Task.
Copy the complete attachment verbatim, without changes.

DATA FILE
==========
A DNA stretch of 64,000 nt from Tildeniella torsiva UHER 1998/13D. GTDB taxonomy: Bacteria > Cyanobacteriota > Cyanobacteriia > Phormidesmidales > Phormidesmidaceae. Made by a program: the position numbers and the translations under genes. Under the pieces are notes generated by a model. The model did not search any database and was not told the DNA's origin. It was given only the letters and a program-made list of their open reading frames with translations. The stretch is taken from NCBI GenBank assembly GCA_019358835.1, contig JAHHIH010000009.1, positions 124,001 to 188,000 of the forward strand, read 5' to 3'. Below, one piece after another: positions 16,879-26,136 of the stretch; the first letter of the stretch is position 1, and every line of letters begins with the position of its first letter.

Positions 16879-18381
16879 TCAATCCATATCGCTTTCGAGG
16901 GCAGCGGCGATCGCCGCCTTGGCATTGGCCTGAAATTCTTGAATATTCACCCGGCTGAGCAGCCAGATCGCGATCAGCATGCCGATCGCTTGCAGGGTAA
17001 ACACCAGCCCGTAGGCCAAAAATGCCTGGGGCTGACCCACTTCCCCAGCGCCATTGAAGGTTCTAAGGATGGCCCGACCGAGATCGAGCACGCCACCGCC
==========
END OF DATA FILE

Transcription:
A DNA stretch of 64,000 nt from Tildeniella torsiva UHER 1998/13D. GTDB taxonomy: Bacteria > Cyanobacteriota > Cyanobacteriia > Phormidesmidales > Phormidesmidaceae. Made by a program: the position numbers and the translations under genes. Under the pieces are notes generated by a model. The model did not search any database and was not told the DNA's origin. It was given only the letters and a program-made list of their open reading frames with translations. The stretch is taken from NCBI GenBank assembly GCA_019358835.1, contig JAHHIH010000009.1, positions 124,001 to 188,000 of the forward strand, read 5' to 3'. Below, one piece after another: positions 16,879-26,136 of the stretch; the first letter of the stretch is position 1, and every line of letters begins with the position of its first letter.

Positions 16879-18381
16879 TCAATCCATATCGCTTTCGAGG
16901 GCAGCGGCGATCGCCGCCTTGGCATTGGCCTGAAATTCTTGAATATTCACCCGGCTGAGCAGCCAGATCGCGATCAGCATGCCGATCGCTTGCAGGGTAA
17001 ACACCAGCCCGTAGGCCAAAAATGCCTGGGGCTGACCCACTTCCCCAGCGCCATTGAAGGTTCTAAGGATGGCCCGACCGAGATCGAGCACGCCACCGCC